Posted almost 3 years ago

Why You Should Consider Prehabbing Instead of Rehabbing

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Over the past few years, Tarek and I have flipped many many houses and while it’s been very rewarding, it’s also been a lot of work. Even though flipping houses is not easy, we push through the hard work because we love to see an ugly house transform into something beautiful. I feel like house flipping is one of those things that you really have to be passionate about in order to stick with it in the long-run. If it’s not something you enjoy doing, then the countless hours put into flipping a house are going to be extremely painful and you’re going to want to give up before the job’s done.

So how do you know if house flipping is worth pursuing seriously? Many people might tell you that you just have to dive right in in order to find out if it’s something that you like to do. But why would you want to put all that time and money into something that you end up hating?

Something that I’d recommend for new flippers to try is called prehabbing. Prehabbing is somewhere in-between rehabbing and wholesaling, and unlike a full rehab can be completed in a weekend. Through prehabbing you can renovate an entire property without ever picking up a hammer.

Here are a couple of reasons why you should consider taking the prehabbing route, especially as a new flipper.

Will the House Be Easy to Clean Up?

A property with a bad landscaping job, a lawn covered in trash, and kitchen appliances that need to be replaced, may not sound very appealing, but could actually make for a great prehabbing deal. If you find a property in this condition it likely won’t take too long to cleanup, and won’t be too expensive to fix up either. This property is a prime candidate for a prehabbing job.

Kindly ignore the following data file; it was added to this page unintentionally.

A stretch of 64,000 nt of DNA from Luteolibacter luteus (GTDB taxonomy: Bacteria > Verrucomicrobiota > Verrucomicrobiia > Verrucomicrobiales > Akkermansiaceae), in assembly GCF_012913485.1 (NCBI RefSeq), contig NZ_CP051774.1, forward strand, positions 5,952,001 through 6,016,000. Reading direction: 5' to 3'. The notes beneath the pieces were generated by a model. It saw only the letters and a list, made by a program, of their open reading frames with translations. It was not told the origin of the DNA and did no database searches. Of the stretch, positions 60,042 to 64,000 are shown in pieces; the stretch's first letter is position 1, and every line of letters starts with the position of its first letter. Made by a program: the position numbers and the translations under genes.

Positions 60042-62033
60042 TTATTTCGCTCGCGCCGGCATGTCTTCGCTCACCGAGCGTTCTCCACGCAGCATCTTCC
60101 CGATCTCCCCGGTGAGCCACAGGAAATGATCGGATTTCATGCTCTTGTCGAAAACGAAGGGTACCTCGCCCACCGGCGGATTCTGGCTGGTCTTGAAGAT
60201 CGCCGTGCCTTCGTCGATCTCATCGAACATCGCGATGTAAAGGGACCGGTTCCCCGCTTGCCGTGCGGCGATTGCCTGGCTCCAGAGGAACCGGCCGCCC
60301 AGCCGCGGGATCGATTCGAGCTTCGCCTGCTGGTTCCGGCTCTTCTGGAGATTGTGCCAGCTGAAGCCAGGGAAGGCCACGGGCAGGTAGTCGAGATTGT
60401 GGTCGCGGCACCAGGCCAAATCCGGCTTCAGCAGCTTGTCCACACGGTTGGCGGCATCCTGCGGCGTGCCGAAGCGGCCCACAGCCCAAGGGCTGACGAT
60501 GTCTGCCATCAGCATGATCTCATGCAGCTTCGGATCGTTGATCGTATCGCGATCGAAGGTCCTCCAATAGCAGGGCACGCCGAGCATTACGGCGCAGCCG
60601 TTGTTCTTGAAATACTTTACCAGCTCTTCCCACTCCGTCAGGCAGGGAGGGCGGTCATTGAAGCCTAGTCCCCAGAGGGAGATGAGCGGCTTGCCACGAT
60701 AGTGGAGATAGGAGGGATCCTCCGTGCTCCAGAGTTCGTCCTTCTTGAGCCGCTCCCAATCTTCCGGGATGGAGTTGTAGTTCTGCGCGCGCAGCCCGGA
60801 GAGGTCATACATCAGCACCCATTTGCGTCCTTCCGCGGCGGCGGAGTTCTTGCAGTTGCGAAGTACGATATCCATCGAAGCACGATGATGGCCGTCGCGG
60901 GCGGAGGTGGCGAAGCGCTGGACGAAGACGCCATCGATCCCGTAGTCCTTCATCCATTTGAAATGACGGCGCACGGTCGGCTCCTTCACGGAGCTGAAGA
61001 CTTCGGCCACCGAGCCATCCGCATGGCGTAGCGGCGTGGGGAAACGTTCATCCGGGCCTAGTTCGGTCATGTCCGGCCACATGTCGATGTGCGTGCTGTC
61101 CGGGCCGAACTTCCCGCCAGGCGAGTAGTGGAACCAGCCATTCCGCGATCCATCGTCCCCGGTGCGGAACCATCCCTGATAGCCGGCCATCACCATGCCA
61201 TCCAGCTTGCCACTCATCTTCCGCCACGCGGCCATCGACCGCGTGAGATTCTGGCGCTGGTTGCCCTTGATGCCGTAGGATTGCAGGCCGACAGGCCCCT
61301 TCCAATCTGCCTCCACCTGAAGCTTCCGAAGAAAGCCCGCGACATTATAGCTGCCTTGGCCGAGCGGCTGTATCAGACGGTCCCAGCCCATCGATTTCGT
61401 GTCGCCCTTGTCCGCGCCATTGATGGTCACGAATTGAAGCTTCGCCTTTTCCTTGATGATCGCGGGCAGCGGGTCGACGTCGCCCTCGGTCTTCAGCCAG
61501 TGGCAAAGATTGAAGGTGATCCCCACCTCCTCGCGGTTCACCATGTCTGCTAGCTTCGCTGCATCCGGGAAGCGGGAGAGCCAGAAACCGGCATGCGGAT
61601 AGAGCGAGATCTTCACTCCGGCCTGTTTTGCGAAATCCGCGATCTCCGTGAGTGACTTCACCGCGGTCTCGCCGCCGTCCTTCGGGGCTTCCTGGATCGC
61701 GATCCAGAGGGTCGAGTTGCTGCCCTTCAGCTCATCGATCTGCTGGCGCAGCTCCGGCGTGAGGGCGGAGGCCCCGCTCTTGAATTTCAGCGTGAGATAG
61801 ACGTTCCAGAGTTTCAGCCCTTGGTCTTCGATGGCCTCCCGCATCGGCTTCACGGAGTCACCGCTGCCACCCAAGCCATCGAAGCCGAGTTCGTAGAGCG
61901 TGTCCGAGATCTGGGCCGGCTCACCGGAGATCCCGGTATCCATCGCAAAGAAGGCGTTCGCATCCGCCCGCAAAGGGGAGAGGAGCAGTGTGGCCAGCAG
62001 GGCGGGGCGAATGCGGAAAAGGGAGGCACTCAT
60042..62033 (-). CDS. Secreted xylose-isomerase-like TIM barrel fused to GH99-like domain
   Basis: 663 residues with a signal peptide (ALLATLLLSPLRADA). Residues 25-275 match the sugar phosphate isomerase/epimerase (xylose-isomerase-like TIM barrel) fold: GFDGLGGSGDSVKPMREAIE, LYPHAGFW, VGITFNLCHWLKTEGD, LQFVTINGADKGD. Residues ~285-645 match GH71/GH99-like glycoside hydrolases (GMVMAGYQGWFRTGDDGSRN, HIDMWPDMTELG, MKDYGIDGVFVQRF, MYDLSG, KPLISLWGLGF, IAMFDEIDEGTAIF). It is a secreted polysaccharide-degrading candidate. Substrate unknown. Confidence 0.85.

Does the House Have Good Bones?

The structural integrity of a home always needs to be taken into consideration, especially if you want to prehab the property. Before purchasing a property, have the electrical, plumbing, foundation, etc. all inspected, if there is anything that doesn’t check out, then don’t even bother with this property. A property may look good on the outside, but if the property has bad bones it will take too much time and money to fix up. Your project will end up turning into a complicated rehab instead of a simple prehab like you had planned.

Will the House Need Expensive Repairs?

If a house needs repairs it will stop many buyers from purchasing the property, but often the repairs that need to be made are very simple. Even if this property is not a good fit for other buyers, it could be a great opportunity for you as a flipper. If you find that the house doesn’t need any major repairs, maybe only a window needs to be fixed or a light fixture needs to be replaced, it can be a great house to consider prehabbing.

Is the House In a Sought-After Location?

I’m sure you’ve heard it many times, but location is key when it comes to real estate. It’s true. Buyers will not buy a home in a bad location, no matter how beautiful the property is. If you find a house that is in a terrible location, I would recommend not bothering with it and move onto another property. Even if a house is an easy one to prehab, it still won’t change the fact that it’s located in a bad spot.

For new flippers, prehabbing is a great way to start out. Prehabbing is low risk, requires little work and allows for a quick return on your investment. If you are interested in house flipping, I would consider trying out prehabbing to see if flipping houses is something that you would enjoy doing for the long-run.

For more information about real estate investing, visit Real Estate Elevated's BiggerPockets blog



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